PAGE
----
How Do Rising Interest Rates Impact Your Mortgage Payment?

A slight increase in your mortgage interest rate can significantly increase your mortgage payment amount. Here’s what you need to know.

Amber Martinez
Amber Martinez

After months of historically low interest rates throughout the pandemic, the Fed has announced that they will be rising interest rates in 2022 to combat inflation.

All homebuyers are probably wondering how this will affect their mortgage payments — especially if it’s your first time buying, and you’re not that clear on how interest rates impact your experience as a homeowner.

Let’s take a deeper look at what the rising interest rates mean for first-time homebuyers, what you should be watching, and how they could impact your loan over time.

What Makes up a Mortgage Loan and Mortgage Payment?

It’s important to understand that your mortgage loan costs more than just the amount that you’re borrowing to fund the purchase of your new home.

  • The amount of money that you borrow to pay off the property’s cost is called the principal balance.
  • The fee charged to homebuyers by mortgage lenders for lending out the funds is interest.
  • Homebuyers are also charged additional taxes, fees, and sometimes insurance costs.

These three categories — principal, interest, and fees — are the three parts of a mortgage loan.

The principal balance, or what you’re borrowing to pay off the price tag of your new home, is the largest portion of your mortgage loan. Interest is next, contributing a substantial portion to the overall amount you repay to the lender to close out the loan. Fees, taxes, and insurance are generally the smallest portion of your mortgage loan in terms of the overall cost.

Your total loan amount is bundled together by your lending officer and broken up into manageable monthly payments.

Each monthly payment contains a portion of the different loan categories, but they do not always break up evenly. This is explained by mortgage amortization, which is the way that lenders divide mortgage payments to ensure that, by the end of the loan’s lifecycle, all of the balances have been paid off.

How Do Interest Rates Impact Mortgage Payments?

Interest rates are one of the biggest expenses that contribute to your mortgage loan.

That said, higher interest rates create a more expensive mortgage payment. If your interest rate is high, you will end up paying more toward your mortgage over the entire lifetime of your loan — which is generally 30 or 15 years.

Similarly, lower interest rates give homebuyers access to a more affordable mortgage. A lower interest rate percentage being charged on your loan will reduce your monthly payments, as well as the total amount that you pay for your mortgage loan over its term.

Even a small change in interest can make a big difference in the amount you pay back month-to-month and over the years.

Crunching the Numbers: Comparing Mortgage Rates

Here are some example calculations to help you see how interest rate adjustments affect the total cost of your loan.

First, let’s look at how the down payment amount can reduce the principal balance owed to impact total interest costs on the same loan:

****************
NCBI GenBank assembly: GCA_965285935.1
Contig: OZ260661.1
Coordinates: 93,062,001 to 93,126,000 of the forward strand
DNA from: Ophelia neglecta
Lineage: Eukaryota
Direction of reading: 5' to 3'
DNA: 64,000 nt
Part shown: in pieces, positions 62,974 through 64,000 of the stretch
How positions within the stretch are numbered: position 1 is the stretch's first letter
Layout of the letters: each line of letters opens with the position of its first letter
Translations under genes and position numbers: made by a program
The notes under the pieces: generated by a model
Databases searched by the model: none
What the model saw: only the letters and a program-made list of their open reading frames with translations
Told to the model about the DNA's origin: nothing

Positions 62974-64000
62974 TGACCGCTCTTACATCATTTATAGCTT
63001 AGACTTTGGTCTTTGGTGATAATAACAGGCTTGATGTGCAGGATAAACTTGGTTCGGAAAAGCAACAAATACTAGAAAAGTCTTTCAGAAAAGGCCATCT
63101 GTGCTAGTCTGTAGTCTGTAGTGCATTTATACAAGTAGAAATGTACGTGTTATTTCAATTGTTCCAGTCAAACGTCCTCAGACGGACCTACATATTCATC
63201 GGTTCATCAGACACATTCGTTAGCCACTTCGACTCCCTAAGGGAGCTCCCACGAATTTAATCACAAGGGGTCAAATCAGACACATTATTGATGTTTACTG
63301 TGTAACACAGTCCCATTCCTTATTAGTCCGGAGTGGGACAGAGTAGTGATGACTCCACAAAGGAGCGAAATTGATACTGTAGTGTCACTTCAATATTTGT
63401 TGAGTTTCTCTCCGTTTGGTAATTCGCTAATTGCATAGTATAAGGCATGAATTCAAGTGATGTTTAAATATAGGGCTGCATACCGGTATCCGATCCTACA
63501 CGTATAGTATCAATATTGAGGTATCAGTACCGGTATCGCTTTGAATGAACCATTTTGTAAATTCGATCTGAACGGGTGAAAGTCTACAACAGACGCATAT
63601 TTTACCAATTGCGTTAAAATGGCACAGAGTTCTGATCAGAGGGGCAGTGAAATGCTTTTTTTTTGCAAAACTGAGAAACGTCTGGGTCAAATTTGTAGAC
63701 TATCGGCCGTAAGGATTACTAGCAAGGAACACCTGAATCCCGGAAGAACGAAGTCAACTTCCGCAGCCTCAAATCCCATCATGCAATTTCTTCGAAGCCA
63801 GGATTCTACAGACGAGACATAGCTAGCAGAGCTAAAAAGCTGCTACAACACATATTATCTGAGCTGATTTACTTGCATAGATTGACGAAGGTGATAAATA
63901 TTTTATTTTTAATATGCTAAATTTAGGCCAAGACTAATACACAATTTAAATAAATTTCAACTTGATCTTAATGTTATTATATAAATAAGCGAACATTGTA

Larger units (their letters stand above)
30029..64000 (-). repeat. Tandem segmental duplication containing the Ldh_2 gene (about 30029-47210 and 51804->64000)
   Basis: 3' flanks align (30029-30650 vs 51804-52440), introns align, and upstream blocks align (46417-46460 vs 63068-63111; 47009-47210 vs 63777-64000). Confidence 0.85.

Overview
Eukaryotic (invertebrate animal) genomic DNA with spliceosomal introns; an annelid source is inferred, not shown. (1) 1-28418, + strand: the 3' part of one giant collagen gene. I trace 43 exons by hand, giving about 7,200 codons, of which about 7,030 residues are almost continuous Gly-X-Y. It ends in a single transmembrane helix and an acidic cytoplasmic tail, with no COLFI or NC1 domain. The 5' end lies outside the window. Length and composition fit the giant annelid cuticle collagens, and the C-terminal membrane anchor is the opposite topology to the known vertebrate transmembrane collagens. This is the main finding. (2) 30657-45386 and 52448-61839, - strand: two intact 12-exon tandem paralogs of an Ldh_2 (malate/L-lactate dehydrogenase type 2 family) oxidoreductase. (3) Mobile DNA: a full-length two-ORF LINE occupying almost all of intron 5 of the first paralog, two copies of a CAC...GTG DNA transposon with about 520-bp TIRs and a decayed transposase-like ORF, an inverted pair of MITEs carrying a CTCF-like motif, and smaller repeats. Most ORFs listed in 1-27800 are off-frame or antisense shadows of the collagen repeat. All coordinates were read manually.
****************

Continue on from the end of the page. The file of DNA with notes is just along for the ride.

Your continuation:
• For a 30-year mortgage loan that is purchasing a home for $250,000 with a $25,000 down payment at 5.00% interest, total interest paid to the loan is $209,825.
  • For a 30-year mortgage loan that is purchasing a home for $250,000 with a $50,000 down payment at 5.00% interest, total interest paid to the loan is $186,513.

By paying an additional $25,000 on the down payment amount, total interest is reduced by $23,312.

Now, let’s look at how slight changes in interest rates impact the total amount of interest paid on the same loan.

  • For a 30-year mortgage loan that is purchasing a home for $250,000 with a $50,000 down payment at 4.00% interest, total interest paid to the loan is $143,739. Monthly mortgage payments for bundled principal and interest total $955 per month.
  • For a 30-year mortgage loan that is purchasing a home for $250,000 with a $50,000 down payment at 3.00% interest, total interest paid to the loan is $103,555. Monthly mortgage payments for bundled principal and interest total $843 per month.
  • For a 30-year mortgage loan that is purchasing a home for $250,000 with a $50,000 down payment at 2.00% interest, total interest paid to the loan is $66,126. Monthly mortgage payments for bundled principal and interest total $739 per month.

From a 4.0% interest rate to a 2.0% interest rate on the same loan, the difference in total interest paid is $77,613 over the course of 30 years. The difference in monthly payment amounts is $216, and $2,592 annually.

What First-Time Buyers Should Keep in Mind

As you prepare to take out a mortgage to buy your first home, you should seek the lowest possible interest rate that you qualify for to help you save money — both month to month, and over time.

With interest rates on the rise, it’s a good idea to follow best practices that help you qualify as a strong borrower. Remember, mortgage lenders apply higher interest rates to loans that they view as higher-risk investments. If you’re able to apply with strong credit history and a significant down payment, you’re on the right track to accessing preferable interest rates.


You also might want to take action quickly so you can possibly secure a lower interest rate before future rate hikes come into effect. To get started with your home purchase, find your perfect real estate agent with RealEstateAgents.com.

MortgageBuying
Amber Martinez

Amber Martinez